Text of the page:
The failure rate of partnerships whether taking place in the Pilot phase or in the Project phase, is not the same as a failure of the local companies. The survival of the local partner companies is overall high in the B2B Programme. Joint ventures might break up or fail, but according to the studies in Uganda, Bangladesh and in the random sample, the rate of closed-down local companies is small. The estimate is that about nine out of ten local companies continue to exist since they joined the B2B (as of June 2014). This must over a period of five to six years on the average be considered a good rate.
Many of the local companies, which have participated in the B2B Programme, are large ventures, some also part of conglomerates with considerable financial and management resources. Failures in attempted partnerships have not had any significant impact on these companies. There is a higher ratio of closed-down Danish firms than locals as discussed below and possibly also an overall better commercial performance of local partner firms than of the Danish. The reason for the latter can only be speculated: factors such as that the economic growth rates in all the B2B countries were higher than in Denmark during the B2B period which would support company survival; and the economic crisis in 2008-2009 which had a much stronger negative impact in Denmark than in all B2B countries as reflected in changed of economic growth rates.
The sustainability of knowhow transfers and learning cannot be quantified, but as the learning has been hands-on and delivered by experienced business persons in the same sector, it is likely to be highly sustained in partnership where some trust was developed. In-depth interviews in Uganda testified to this. This type of knowledge transfer might also be sustained in local companies that otherwise have been ‘failed’ partnerships in terms of the long-term aspects.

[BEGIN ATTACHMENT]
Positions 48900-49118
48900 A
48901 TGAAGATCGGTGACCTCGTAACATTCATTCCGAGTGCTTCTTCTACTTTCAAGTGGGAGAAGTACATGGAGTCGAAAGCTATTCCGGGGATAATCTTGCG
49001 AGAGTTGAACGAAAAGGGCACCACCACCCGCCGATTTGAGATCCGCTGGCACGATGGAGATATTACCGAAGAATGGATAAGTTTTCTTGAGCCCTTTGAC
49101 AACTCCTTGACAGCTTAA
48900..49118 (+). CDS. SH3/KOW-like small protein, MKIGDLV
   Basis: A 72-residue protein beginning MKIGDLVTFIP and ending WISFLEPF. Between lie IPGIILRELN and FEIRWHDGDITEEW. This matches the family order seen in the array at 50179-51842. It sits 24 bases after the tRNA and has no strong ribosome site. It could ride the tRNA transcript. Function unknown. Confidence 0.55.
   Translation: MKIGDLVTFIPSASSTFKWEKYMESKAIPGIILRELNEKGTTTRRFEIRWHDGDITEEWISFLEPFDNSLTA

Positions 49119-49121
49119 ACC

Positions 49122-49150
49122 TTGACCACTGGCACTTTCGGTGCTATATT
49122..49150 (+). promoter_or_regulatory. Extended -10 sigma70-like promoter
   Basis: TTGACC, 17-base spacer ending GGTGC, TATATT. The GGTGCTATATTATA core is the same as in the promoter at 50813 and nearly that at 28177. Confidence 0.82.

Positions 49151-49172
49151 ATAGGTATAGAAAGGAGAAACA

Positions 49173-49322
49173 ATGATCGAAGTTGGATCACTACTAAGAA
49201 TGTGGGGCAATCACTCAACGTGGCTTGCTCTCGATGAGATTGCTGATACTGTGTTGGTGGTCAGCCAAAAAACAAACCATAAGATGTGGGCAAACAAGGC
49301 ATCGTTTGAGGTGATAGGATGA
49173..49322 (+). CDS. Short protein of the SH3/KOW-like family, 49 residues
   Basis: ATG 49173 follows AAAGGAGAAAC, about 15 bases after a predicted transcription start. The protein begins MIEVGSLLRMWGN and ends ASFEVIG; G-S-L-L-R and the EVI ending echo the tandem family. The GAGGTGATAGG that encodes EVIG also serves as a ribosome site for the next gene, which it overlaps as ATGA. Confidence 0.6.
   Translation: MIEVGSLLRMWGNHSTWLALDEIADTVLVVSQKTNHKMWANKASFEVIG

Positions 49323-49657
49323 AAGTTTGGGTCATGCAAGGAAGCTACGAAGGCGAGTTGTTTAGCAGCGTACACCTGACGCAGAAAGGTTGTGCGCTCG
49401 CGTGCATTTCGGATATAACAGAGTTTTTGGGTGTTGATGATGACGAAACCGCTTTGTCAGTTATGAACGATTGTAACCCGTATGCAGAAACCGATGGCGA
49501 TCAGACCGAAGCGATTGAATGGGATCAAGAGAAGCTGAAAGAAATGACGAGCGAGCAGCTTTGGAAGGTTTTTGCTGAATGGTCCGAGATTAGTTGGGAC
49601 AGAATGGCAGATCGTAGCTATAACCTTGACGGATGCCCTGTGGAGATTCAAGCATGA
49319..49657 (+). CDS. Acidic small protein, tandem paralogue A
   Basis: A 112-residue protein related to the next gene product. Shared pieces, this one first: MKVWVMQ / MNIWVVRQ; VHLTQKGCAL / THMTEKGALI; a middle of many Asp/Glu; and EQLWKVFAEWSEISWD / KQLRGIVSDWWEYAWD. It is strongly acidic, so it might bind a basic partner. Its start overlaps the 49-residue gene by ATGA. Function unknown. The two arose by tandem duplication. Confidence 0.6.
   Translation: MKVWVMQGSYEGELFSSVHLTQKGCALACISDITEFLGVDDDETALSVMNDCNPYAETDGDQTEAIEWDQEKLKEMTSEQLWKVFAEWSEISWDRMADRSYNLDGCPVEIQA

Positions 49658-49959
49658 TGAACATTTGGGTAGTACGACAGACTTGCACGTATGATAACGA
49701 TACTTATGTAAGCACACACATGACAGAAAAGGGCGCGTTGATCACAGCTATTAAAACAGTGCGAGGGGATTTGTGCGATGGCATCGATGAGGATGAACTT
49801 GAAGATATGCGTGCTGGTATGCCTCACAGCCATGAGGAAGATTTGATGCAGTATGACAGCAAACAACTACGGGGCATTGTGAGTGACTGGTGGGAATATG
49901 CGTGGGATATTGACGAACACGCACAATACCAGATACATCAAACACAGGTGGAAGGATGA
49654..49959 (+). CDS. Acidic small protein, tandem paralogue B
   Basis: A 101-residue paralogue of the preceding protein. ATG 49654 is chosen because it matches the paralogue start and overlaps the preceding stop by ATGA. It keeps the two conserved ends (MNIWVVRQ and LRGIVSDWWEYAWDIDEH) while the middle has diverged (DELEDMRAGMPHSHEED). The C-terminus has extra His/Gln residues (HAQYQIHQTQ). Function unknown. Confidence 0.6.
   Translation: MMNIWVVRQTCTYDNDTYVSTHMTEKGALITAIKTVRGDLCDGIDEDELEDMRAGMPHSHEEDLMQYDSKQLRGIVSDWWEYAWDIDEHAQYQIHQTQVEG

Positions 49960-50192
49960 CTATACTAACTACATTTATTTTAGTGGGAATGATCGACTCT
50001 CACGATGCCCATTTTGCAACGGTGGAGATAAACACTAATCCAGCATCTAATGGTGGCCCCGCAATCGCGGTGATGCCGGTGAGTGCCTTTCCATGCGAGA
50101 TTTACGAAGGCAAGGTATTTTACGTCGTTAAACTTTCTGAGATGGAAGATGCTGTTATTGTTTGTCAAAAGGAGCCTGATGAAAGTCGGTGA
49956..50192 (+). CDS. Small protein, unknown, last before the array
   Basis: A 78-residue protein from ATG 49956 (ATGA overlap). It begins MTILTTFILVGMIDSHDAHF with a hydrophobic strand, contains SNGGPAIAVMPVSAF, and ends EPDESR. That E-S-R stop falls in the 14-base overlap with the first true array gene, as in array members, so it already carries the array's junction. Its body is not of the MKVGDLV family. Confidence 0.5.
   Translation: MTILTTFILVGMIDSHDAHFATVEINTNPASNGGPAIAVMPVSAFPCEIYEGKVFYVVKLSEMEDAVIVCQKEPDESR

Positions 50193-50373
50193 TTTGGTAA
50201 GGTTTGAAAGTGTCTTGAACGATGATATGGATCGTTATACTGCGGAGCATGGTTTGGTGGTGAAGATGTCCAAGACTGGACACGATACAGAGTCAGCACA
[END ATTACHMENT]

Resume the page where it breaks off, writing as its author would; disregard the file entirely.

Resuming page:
The Danida Action Plan from 2006 has as one of its objectives for a revised business alliance programme that a stronger linkage to IFU’s loans and equity instruments should be promoted, and also to Denmark’s mixed credit programme, today called the Danida Business Finance. The random sample analysis indicated that for one out of five of the applications for Project phase support, the partners planned to seek other funding from IFU and/or the mixed credit scheme. As mentioned earlier, only a few of these partnerships actually had such funding. In some cases, IFU turned down the applications, in other cases, the partners did not go ahead with an application for a variety of reasons such as the partnership ran into problems or that the partners realised that the chance to get IFU to investment was small. Also emerging distrust between the partners played a role: An example of the latter was a joint venture in Uganda between two companies in the cleaning service industry. The partners intended to set up an industrial laundry service facility and sought for that purpose an IFU credit. IFU approved of the loan, but the partners never signed the papers. The Ugandan company, which had acquired a building lot in the outskirts of Kampala, commissioned the architectural drawings, and had begun constructing the foundation, claimed that the Danish partner pulled out just before signing. The Danish partner claimed it was the Ugandan partner which had not gone ahead.